Maissie still found it hard to believe sometimes that she would never see those eyes again, that they were closed forever beneath the dirt of the village graveyard. She had avoided the graveyard since the day of the burial, but she passed by it now as she walked with the other villagers in the Easter Parade. The tradition, which had been discontinued during the war, started up again this year with more fanfare than usual to celebrate the boys who made it home. Those men marched in their uniforms, while the widowed women walked behind them. Following them were children decked out in frilly white dresses and hats, shiny shoes and flower crowns, and at the back of the procession the bagpipers wailed mournfully, melody keening over drone. Along the roadway, villagers lined up. The wives of the soldiers who’d returned stood in fancy dresses, their lips red, flowers pinned to their chests, fanning themselves because they were still so hot with happiness that their husbands had come back to them. These women stood by the roadside in front of the graveyard, where the grass grew long by Ewan’s grave. Maissie felt a blade of envy rip through her belly. But then Pearl squirmed in the sling, hungry, and Maissie lifted a nipple to her mouth while Pearl looked at her with those brown eyes, and the wound was healed, at least partially. 

She walked on with the procession until she came to her father’s house, where he was waiting for her. His hair had transformed over the war years into the pure white of snow, as if he were taking on all the years of old age that the dead boys would never get to experience. He smiled as they approached and held out his arms. Pearl unlatched to gurgle at him, milk dribbling down her chin. He was standing by the apple tree, the one they had planted that day when they had finally decided that yes, Maissie would marry that young man from the sheep farm. In three years it had grown from heart-level to tower over their heads, the branches bearing sweet-smelling blossoms. She walked over to it, admiring the blooms with Pearl, whose outstretched hand grasped something globular on the branch. The first fruit, so small, unripened. Maissie took it from her child’s grip, held it up to her nose and inhaled. Her father examined the tree, surprised. They’d found the only fruit, so early it seemed formed by magic. He warned Maissie it was not yet ready. Maybe another year, he said, and we’ll have a whole harvest of sweet apples.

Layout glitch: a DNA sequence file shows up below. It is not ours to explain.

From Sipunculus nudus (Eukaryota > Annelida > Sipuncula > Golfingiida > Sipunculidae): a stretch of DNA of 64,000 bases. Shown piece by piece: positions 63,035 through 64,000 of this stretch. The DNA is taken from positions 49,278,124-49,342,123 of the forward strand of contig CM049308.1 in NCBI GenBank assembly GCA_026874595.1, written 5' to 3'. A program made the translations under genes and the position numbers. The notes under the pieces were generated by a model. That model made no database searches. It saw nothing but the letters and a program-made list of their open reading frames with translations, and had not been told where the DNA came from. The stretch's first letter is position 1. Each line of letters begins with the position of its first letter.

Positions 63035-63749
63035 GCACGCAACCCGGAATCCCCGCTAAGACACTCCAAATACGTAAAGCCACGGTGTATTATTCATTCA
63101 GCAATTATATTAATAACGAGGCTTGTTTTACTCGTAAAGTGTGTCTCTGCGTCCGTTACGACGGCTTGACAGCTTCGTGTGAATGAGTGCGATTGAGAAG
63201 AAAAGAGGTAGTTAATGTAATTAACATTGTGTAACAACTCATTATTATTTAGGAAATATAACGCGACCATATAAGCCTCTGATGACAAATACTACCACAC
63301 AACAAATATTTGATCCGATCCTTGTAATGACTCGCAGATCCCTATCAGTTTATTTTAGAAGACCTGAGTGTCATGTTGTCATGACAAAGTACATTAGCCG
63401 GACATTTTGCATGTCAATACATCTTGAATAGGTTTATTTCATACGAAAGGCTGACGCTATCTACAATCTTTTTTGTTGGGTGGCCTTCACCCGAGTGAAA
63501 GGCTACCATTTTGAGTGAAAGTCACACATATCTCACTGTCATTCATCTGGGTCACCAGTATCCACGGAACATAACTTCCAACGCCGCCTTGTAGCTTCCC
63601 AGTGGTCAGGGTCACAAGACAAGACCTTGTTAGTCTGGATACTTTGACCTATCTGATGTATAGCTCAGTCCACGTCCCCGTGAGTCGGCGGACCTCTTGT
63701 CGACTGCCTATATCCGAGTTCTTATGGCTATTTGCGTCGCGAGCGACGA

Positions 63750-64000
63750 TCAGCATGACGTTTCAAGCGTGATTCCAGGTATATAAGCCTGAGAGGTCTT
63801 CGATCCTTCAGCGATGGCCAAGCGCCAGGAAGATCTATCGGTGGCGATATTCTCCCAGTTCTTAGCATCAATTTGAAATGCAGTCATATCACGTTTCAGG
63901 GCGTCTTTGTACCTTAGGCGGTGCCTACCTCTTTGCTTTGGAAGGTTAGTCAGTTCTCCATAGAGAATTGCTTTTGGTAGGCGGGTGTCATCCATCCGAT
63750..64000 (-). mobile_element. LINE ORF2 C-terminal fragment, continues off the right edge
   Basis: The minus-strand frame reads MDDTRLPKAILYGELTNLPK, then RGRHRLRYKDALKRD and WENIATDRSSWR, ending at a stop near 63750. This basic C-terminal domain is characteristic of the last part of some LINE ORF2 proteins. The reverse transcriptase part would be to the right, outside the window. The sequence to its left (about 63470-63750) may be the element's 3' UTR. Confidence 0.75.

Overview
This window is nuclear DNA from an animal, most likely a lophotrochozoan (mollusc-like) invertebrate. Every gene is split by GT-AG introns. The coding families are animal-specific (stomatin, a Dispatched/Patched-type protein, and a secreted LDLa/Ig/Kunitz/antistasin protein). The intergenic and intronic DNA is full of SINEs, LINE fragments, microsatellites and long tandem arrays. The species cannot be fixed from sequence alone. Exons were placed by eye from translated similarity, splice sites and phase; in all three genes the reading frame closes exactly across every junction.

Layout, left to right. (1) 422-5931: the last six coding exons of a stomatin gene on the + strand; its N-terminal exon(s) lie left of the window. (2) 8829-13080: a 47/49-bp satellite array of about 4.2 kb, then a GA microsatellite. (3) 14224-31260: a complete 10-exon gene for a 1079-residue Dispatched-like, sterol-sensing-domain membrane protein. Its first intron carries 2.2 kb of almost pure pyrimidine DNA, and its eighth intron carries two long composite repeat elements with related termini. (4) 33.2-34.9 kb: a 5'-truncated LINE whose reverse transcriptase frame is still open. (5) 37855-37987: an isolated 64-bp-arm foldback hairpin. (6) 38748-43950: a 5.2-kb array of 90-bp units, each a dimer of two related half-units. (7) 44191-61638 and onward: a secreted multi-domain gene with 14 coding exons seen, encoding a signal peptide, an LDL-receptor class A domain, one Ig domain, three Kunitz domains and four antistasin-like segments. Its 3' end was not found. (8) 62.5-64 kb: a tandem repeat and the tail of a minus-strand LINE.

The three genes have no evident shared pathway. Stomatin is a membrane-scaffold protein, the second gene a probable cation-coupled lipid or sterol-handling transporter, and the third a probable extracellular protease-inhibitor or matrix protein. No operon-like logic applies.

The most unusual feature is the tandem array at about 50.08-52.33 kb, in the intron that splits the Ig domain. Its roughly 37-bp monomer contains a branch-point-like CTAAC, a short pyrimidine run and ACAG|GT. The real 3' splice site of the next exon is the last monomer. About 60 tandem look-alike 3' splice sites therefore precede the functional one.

She took a bite anyway as the procession passed on. The flesh was bitter, so bitter it made tears spring to her eyes. She looked at her daughter through the blur and forced herself to swallow. She took another bite, and another, until she reached the seeds, and then she took the seeds in her mouth, felt the smooth black of them on her tongue like some sort of communion, and let them fall from her pursed lips gently into the dirt.

About the Author

Jacqueline Vogtman won the 2021 Dzanc Short Story Collection Prize, and her book Girl Country and Other Stories will be published in Spring 2023. Her fiction has appeared in Hunger Mountain, Kestrel, The Literary Review, Smokelong Quarterly, Third Coast, and other journals. A graduate of the MFA program at Bowling Green State University, she is currently Associate Professor of English at Mercer County Community College. She has lived in New Jersey most of her life and currently resides in a small town surrounded by nature, which she explores with her husband, daughter, and dog. Find her on Instagram @jacquelinevogtman and online at